From The Ergoweb® Learning Center

Aviation Safety Techniques Could Be Used For Medical Safety

In September two premature babies at an Indianapolis hospital received adult doses of a blood thinner and died. The error, blamed on drug handling procedures, is only one of many in an industry plagued with safety issues. If a program announced in September is successful, proven ergonomic measures used to prevent accidents in the high-risk aviation industry could find their way into health care.

It is not overstatement to describe the health care industry as plagued with errors. The Ergonomics
, a subscription publication designed for readers with a professional interest in human factors and ergonomics, observed in its August issue the jolt the health care industry received from news that medical errors are one of the Top Ten leading causes of death in the United States. The survey released in August by The Commonwealth Fund also found that the United States ranks highest in the world in medical errors.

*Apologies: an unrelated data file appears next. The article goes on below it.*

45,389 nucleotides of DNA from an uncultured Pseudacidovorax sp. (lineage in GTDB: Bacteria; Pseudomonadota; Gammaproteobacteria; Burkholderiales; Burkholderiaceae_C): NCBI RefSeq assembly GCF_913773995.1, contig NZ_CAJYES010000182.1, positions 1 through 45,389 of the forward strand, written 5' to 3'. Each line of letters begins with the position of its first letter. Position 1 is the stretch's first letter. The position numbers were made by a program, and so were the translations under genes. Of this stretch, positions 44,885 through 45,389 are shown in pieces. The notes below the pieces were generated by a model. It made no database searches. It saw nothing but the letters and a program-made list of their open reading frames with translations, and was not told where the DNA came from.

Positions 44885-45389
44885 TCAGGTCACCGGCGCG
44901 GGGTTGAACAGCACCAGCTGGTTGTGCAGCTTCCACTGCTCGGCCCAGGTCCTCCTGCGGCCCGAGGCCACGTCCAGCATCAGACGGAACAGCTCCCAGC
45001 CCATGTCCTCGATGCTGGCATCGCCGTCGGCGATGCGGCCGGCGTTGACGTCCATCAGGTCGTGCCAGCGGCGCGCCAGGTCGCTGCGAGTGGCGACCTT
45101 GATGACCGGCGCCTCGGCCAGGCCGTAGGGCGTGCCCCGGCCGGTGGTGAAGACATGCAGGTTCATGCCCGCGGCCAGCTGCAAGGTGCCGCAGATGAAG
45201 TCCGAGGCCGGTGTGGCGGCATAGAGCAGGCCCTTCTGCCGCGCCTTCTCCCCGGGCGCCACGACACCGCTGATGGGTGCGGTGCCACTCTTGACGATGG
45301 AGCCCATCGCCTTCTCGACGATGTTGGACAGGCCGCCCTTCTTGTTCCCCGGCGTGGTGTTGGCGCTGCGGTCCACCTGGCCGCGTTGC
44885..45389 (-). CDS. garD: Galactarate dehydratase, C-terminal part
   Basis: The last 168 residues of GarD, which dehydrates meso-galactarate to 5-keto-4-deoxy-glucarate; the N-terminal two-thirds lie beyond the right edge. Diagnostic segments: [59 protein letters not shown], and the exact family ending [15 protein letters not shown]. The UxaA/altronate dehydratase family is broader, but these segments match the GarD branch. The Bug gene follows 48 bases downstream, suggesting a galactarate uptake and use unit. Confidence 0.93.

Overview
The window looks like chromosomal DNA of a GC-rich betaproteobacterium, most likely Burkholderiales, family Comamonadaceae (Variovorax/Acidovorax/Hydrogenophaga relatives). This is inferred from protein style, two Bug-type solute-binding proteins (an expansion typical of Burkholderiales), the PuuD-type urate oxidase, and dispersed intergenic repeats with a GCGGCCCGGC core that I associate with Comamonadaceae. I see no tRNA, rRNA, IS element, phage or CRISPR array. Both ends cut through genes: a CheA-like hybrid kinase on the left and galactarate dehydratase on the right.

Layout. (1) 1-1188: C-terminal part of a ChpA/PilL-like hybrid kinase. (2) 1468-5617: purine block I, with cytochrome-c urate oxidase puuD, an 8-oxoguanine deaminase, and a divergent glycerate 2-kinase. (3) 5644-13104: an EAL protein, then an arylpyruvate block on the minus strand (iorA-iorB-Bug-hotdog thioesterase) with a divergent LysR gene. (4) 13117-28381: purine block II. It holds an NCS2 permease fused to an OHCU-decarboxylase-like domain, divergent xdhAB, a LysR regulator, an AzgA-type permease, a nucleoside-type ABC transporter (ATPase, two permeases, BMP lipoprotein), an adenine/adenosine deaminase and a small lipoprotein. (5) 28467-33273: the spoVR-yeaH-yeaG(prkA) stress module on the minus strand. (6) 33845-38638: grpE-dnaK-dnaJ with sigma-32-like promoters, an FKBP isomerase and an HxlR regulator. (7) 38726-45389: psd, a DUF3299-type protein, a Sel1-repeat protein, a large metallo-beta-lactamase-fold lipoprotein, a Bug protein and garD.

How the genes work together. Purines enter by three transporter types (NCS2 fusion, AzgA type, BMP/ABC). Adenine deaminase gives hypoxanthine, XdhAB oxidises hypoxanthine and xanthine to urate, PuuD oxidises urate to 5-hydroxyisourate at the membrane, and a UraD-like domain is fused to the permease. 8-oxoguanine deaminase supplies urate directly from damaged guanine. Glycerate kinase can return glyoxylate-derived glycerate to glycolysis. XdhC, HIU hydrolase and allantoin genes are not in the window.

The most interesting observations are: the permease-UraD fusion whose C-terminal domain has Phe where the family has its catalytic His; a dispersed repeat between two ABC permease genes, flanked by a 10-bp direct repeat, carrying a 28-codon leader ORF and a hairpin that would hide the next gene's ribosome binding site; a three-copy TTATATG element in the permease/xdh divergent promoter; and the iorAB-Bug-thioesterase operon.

The Aviation Consulting Group (TACG), which specializes in aviation human factors training and program development, believes that the answer to cutting the number of drug and other health care errors lies in adopting the human factors and crew resource management (CRM) training that has been so effective in aviation.

According to the TACG press release on the new program, CRM teaches aviation personnel how to use all available resources and work effectively as a team. The training covers skills that include communications processes, decision behavior, workload management, distraction avoidance, preparation, planning, vigilance and stress reduction.

TACG president Bob Baron described medication errors as one of the primary hotspots in health care. “I have read countless cases of errors caused by similar/same sounding drugs and improper dosing,” he explained. “Almost all of these errors occurred due to deficiencies in the written and verbal communication process and all of them could have been prevented.” The company advocates looking for problem in entire systems instead of blaming the people at the sharp end.

Sources: TACG; The Ergonomics